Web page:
Gardens are like children. They need nurturing and love but once established they do well on their own.

I learned about gardening by just getting started. As a young girl I collected images of old English garden posters. I loved the cottages that looked so dreamy and full of flowers like antique roses, delphiniums, canterbury bells, foxgloves and irises overflowing from gardens with paths leading to enchanting storybook houses.
 I knew nothing about gardening when I began at the age of twenty five. I want to share this so you know that one can start anytime in their life to enjoy the gifts of gardening.
organic comfrey
When houseplants were the rage in the seventies, (a revival of Victorian times) my father didn’t want dirt in the house so I began to plant outside. I became obsessed with planting because obviously I was born for it. I found such joy digging in the earth and watching things grow. I hope to share this joy with you.
I purchased seeds and followed the instructions on the packages. I knew nothing about soil and nutrients and enriching with compost until I met a friend who turned me on to Organic Gardening magazine. It was then I knew I would always be an organic gardener because I could never use chemicals that could harm animals or human beings and cause cancer.
My first soil was sandy. My first flowers were zinnias, that grew on skinny unhealthy stems almost tipping over with the weight of the huge flower heads. The next flowers were gorgeous heavenly blue morning glories that surprised us every morning when we looked out the window on a gray California morning to see hundreds of heavenly blue flowers clustered at the top of a vine. They were gorgeous and I was hooked on gardening. I began to prepare my soil in raised beds of a wall next to our fence. I added big bags of potting soil to the sandy earth and mixed in compost. I planted carrots and California poppies to create a lacy look experimenting with flowers and vegetables mixed together. As an artist I always designed with color and texture in my mind. Later I would learn about succulents, drought resistant ice plants, ground coverings and vegetables.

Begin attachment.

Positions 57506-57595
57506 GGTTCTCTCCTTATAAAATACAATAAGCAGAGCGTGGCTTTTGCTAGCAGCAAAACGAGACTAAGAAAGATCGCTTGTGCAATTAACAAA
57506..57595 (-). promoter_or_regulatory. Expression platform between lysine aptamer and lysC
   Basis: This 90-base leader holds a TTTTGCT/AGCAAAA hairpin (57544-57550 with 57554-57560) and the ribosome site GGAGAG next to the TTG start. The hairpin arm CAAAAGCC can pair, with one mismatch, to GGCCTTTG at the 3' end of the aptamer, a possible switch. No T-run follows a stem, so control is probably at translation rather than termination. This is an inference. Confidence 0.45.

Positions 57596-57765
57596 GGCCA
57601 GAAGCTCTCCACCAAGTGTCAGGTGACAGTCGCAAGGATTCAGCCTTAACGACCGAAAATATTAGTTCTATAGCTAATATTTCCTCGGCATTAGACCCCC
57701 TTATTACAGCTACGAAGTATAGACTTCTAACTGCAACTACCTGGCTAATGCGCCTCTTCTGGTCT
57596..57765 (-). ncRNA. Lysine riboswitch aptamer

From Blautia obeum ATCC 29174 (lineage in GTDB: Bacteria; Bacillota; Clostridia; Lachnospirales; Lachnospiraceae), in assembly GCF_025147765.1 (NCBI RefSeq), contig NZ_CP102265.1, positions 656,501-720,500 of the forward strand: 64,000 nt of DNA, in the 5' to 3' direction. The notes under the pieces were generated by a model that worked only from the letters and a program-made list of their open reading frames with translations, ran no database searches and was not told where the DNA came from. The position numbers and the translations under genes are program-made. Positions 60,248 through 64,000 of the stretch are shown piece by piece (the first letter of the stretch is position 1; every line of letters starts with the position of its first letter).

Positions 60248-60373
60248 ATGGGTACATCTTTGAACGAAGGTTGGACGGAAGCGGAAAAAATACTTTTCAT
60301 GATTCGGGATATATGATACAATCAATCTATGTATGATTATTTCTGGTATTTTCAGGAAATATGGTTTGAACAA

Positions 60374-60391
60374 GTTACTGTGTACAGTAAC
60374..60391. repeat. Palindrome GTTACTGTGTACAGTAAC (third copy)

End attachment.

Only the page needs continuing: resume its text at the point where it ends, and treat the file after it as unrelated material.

Heavenly Blues
After thirty years of gardening and planting everywhere I’m dreaming of a small farm on a hillside overlooking Kaho`olawe, Lanai and West Maui. I really want to grow lettuces, beans, carrots, beets, citrus, cabbages, onions, tomatoes, peas, asparagus and herbs of all kinds. I see them in curved rows and various areas with pathways leading to hidden flower gardens with cutting beds, succulent gardens, trellises for roses. There will be fences for lilikoi vines and row upon row of papaya trees and palms that could line a drive. I could grow coffee too. I will grow native plants and have experts to teach the growing, propagation and uses for these plants.
 Maui Kitchen Garden
I’m imagining visitors coming from all over the world to enjoy the beautiful gardens and products created from the fruits, vegetables and flowers all grown on Maui.
For now I continue on our half-acre in my small plots here and there and will share the journey with you as I prepare my new raised beds and grow lots of food. Last year in my 10 x 12 foot garden I grew amazing varieties of lettuce, cabbage, kale, mesclun mix, onions, chives, basils, tomatoes, Hawaiian chili peppers, snap peas, string beans, daikon, zinnias, cosmos, morning glories, small carrots and all organically of course. I rarely have pests because I create healthy environments for my gardens by companion planting and first of all making a nice healthy soil.
 Organic Romaine
There are many methods of gardening and you hear a lot about the no till style of layering ingredients that decompose on their own (lasagna gardening) but I have always preferred to dig my dirt a foot deep, mix in compost and organic nutrients to prepare my soil. This has worked well for me. Up-country Maui has nice earth rich in nutrients and the cool nights are wonderful for lettuce and cabbages. We have year round beautiful weather but still subtle changes that are better for winter and summer crops.
organic bibb lettuce
Please follow my newsletter for more elaboration on the gardens and information on a Native plant each month.
What will you grow?